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Details of Grant 

EPSRC Reference: EP/W028905/1
Title: Aviation-to-Grid: Grid flexibility through multiscale modelling and integration of power systems with electrified air transport
Principal Investigator: Zhang, Dr X
Other Investigators:
Researcher Co-Investigators:
Project Partners:
Cardiff University Department for Transport Heathrow Aiport Ltd
National Grid ESO Supergen Energy Networks Hub UK Power Networks
Department: Electronic and Electrical Engineering
Organisation: Brunel University London
Scheme: New Investigator Award
Starts: 01 November 2022 Ends: 30 April 2025 Value (£): 391,062
EPSRC Research Topic Classifications:
Energy Storage Sustainable Energy Networks
Transport Ops & Management
EPSRC Industrial Sector Classifications:
Energy
Related Grants:
Panel History:
Panel DatePanel NameOutcome
08 Jun 2022 Engineering Prioritisation Panel Meeting 8 and 9 June 2022 Announced
Summary on Grant Application Form
Aviation is arguably one of the most difficult sectors to be decarbonised. The UK government's recent Transport Decarbonisation Plan targets for Accelerating Aviation Decarbonisation to reach net zero by 2050, aiming to decarbonise emissions from airport operations in England by 2040, and to support the development of new and zero carbon UK aircraft technology [1]. The Department for Transport's Aviation Strategy recommends electrification as a possible solution to mitigate aviation's carbon emissions [2]. Electrification technologies are being deployed successfully in land-based transport. Electrification is now being challenged to address the more ambitious aviation decarbonisation. In the air, electric and hybrid aircraft particularly for short-haul or regional electric aircraft have advanced rapidly. On the ground, UK airports (Heathrow as a project partner of this proposal) lead pilot decarbonisation projects to enable the transition to regional electric and sustainable aviation, and shape the landscape of future low-carbon infrastructure and services.

Currently, there is a significant disconnect between power systems and electrified air transport in terms of energy users and suppliers, infrastructure and interoperability to achieve the net-zero in both industries. The electrification of aviation will create a new nexus between power systems and electrified air transport. There are several key challenges:

1) The power systems will require electrified aviation to integrate into ground energy infrastructure and must not overload the future grid.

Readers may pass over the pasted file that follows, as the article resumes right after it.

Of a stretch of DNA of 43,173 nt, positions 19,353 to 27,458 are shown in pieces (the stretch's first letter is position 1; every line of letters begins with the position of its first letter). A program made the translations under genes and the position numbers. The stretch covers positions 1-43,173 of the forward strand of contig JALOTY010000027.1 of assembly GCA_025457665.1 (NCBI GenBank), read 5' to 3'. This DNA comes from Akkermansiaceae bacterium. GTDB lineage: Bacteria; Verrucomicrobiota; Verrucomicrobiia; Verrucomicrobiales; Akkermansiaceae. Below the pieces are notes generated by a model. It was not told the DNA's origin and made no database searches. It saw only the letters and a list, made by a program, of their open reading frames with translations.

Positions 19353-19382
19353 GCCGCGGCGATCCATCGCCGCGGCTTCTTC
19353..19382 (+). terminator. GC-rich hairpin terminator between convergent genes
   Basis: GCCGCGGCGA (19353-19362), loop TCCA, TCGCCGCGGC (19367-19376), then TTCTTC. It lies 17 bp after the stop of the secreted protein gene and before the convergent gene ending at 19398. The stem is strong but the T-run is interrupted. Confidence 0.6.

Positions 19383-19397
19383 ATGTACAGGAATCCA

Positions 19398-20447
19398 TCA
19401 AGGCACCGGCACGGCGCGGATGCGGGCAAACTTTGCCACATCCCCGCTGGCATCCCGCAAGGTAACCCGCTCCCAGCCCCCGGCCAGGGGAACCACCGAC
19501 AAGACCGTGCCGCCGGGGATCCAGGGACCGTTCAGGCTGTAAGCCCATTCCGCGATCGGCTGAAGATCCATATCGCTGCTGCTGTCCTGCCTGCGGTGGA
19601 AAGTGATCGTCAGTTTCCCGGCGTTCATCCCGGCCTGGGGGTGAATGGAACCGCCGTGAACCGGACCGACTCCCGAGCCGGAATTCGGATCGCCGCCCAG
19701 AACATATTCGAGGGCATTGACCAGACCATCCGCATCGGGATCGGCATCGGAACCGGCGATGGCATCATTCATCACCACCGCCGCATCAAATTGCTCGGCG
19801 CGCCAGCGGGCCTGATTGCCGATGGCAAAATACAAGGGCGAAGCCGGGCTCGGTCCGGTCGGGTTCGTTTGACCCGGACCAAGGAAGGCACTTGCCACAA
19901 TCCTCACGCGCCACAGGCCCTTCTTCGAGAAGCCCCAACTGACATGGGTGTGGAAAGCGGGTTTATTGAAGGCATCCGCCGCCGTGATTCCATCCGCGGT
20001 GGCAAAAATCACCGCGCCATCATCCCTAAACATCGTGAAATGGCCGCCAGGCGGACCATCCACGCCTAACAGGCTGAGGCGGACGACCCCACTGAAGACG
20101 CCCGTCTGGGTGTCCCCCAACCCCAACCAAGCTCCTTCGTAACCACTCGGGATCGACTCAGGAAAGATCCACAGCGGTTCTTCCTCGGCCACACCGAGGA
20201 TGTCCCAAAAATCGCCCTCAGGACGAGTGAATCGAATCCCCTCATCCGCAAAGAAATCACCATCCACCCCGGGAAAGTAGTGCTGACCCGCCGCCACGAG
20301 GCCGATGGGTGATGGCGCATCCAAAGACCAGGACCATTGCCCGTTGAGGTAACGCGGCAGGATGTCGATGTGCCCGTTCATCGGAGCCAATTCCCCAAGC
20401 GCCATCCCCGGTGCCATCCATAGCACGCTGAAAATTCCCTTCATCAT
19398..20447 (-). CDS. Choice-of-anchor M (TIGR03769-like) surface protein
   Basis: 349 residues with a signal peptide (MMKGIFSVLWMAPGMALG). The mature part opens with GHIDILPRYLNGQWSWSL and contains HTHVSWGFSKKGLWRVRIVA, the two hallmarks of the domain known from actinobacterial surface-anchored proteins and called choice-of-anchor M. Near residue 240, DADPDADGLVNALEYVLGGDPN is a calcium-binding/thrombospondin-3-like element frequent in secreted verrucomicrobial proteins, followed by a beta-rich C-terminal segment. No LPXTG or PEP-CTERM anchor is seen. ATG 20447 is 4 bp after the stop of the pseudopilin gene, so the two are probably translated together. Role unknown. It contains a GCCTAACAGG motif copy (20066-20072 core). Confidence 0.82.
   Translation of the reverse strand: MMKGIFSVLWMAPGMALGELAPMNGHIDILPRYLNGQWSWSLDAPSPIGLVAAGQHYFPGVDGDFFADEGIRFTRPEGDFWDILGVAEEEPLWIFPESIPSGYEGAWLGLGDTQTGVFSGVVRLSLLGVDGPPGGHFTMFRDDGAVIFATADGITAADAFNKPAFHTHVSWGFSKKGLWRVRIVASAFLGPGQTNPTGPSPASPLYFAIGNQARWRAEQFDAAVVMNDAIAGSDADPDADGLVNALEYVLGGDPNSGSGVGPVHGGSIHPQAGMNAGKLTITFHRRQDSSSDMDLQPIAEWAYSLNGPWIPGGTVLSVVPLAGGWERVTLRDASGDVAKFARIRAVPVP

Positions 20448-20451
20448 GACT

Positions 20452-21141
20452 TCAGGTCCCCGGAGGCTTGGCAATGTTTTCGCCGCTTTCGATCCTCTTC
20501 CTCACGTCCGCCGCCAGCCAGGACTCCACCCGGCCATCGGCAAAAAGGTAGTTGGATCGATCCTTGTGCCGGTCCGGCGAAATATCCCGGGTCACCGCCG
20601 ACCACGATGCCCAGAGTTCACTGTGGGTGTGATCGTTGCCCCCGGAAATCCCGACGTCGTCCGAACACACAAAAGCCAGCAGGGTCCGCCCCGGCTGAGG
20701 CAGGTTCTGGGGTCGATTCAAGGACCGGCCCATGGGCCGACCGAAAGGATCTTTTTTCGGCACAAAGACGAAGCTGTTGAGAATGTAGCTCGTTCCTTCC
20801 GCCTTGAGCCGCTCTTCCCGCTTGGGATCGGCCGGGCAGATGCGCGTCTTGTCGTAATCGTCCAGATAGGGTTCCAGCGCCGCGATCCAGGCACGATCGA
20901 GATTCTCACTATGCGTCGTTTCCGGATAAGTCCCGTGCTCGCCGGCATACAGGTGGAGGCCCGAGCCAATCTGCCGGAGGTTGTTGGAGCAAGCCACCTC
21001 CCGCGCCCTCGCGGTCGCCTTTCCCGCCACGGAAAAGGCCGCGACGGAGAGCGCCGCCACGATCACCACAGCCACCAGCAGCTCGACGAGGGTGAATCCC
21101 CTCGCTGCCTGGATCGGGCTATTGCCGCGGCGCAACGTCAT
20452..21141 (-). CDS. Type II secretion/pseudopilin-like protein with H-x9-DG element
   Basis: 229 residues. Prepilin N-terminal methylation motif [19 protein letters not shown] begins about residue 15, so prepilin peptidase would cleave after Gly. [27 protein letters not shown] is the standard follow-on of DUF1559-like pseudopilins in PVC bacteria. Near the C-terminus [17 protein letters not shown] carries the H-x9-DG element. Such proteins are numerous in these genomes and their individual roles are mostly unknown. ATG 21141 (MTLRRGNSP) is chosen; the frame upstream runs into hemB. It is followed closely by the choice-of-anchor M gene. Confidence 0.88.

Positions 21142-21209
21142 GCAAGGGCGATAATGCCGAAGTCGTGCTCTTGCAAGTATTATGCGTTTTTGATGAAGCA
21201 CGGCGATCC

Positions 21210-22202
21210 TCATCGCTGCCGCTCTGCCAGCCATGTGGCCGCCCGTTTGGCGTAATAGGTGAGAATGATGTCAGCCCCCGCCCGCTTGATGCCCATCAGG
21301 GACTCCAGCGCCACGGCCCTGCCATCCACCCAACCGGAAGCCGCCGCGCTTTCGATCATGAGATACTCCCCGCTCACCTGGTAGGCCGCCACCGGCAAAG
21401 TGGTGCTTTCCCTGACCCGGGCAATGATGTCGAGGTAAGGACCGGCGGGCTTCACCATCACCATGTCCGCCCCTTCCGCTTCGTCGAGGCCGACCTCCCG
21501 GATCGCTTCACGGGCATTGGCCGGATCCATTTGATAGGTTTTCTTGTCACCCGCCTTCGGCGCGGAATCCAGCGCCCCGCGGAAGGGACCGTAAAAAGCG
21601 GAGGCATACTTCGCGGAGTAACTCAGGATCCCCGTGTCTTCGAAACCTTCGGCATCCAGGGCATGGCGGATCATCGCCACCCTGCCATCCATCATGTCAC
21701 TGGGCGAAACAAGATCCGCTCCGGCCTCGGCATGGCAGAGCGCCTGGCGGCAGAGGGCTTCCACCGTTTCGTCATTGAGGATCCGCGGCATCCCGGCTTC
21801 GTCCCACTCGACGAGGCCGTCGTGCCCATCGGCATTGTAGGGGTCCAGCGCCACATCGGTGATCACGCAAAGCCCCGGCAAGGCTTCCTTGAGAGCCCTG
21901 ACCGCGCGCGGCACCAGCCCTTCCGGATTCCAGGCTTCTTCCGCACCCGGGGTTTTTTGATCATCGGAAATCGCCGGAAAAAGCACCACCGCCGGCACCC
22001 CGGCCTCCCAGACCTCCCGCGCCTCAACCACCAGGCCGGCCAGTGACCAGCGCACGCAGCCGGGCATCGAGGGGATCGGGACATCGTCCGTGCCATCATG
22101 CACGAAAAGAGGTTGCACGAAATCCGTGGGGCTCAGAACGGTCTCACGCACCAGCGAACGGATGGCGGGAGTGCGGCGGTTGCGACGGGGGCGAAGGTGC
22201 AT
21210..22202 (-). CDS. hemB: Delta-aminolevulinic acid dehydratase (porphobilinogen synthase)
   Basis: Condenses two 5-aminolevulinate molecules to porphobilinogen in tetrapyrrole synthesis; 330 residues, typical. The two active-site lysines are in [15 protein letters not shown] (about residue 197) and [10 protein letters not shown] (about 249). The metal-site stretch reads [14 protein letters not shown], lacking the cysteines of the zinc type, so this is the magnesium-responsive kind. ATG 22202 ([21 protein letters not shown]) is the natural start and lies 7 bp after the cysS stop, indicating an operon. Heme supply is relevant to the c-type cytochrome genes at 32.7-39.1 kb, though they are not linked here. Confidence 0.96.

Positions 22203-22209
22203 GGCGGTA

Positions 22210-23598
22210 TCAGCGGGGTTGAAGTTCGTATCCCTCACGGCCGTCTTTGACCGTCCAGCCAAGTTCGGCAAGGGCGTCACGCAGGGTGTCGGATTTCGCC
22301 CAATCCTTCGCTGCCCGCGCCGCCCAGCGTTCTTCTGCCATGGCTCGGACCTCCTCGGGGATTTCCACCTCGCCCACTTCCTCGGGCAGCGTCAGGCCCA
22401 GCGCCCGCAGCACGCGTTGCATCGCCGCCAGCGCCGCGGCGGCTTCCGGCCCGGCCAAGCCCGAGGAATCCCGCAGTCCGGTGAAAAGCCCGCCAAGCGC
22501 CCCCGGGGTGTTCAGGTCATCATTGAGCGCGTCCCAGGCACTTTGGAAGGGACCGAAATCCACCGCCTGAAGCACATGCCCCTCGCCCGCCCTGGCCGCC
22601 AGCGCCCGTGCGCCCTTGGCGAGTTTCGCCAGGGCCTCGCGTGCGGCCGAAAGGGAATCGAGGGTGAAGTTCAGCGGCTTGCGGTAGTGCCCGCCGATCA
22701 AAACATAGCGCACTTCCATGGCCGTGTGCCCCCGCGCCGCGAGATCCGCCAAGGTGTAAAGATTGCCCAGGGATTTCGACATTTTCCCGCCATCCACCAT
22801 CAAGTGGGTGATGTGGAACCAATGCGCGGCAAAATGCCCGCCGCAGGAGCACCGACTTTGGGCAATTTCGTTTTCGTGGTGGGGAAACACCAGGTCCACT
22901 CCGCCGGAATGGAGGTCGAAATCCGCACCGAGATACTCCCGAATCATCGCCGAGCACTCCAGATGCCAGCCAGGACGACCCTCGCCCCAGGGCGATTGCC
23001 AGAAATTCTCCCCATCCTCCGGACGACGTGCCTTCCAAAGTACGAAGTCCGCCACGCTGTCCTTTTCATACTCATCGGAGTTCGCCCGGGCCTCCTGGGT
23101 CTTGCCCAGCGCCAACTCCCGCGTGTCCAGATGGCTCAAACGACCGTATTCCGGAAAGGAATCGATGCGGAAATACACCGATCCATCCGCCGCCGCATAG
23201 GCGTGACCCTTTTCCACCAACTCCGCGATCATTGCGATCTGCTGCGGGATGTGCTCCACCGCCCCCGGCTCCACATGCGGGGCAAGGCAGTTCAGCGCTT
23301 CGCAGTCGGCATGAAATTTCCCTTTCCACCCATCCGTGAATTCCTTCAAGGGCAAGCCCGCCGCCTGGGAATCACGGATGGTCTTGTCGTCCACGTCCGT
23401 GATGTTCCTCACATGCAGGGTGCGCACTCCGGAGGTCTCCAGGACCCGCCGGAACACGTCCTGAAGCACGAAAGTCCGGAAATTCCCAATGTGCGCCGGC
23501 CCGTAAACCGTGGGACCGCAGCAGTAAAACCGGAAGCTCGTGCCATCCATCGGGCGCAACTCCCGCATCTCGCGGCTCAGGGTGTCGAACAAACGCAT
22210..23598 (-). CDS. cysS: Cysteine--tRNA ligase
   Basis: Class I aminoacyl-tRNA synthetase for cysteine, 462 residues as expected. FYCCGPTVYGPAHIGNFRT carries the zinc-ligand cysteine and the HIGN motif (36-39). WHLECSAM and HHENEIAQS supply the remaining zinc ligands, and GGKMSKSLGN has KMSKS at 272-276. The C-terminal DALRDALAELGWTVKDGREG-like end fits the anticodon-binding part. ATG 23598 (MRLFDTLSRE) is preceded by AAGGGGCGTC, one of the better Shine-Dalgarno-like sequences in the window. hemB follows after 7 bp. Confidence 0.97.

2) Electrified aviation as a new energy user requires the power systems to supply large volumes of low-carbon electricity to meet new loads of electric aircraft.

3) Significant charging infrastructures are required. Our feasibility study on a UK airport indicates that even if only 10% domestic flights are electrified then £50M will need to be spent on charging infrastructure.

4) Significantly high costs will be incurred for building additional power generation capacity. Our initial study indicates 15 GW additional power generation capacity will be required if 45% of UK domestic flights are electrified.

This proposed research will explore the fundamental integration of a new nexus between power system and electrified air transport system, named 'Aviation-to-Grid', with an ambitious aim to bridge the significant disconnect between two systems in terms of energy demand and supply, infrastructure and interoperability. This will be achieved by using the multiscale energy modelling and system integration as key research methods. A new concept of Aviation-to-Grid flexibility will be investigated as a potential solution to unlock the flexibility provisions from Aviation-to-Grid, so that infrastructure and operation costs can be reduced and co-optimised across both systems. This project, for the first time, brings power industry (National Grid ESO), airport operators (Heathrow Airport), energy infrastructure solutions (UK Power Networks Services), transport policy (Department for Transport) and the UK academic communities (Supergen, DTE Network) together in a truly interdisciplinary manner.

In this project, multiscale energy modelling (WP1) and multiscale system integration (WP2) will explore a bottom-up approach across the new nexus of power systems and electrified air transport. Aviation-to-Grid flexibility provisions will be evaluated with cost-benefit analysis (WP3). Industrial application potential of Aviation-to-Grid flexibility will be demonstrated in a real-time simulation platform in the lab using representative case studies with recommendations for implementation (WP4).

[1] Decarbonising transport: a better, greener Britain, Department for Transport, 14 July 2021

[2] Aviation 2050 - the future of UK aviation, Department for Transport, 22 October 2019

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Organisation Website: http://www.brunel.ac.uk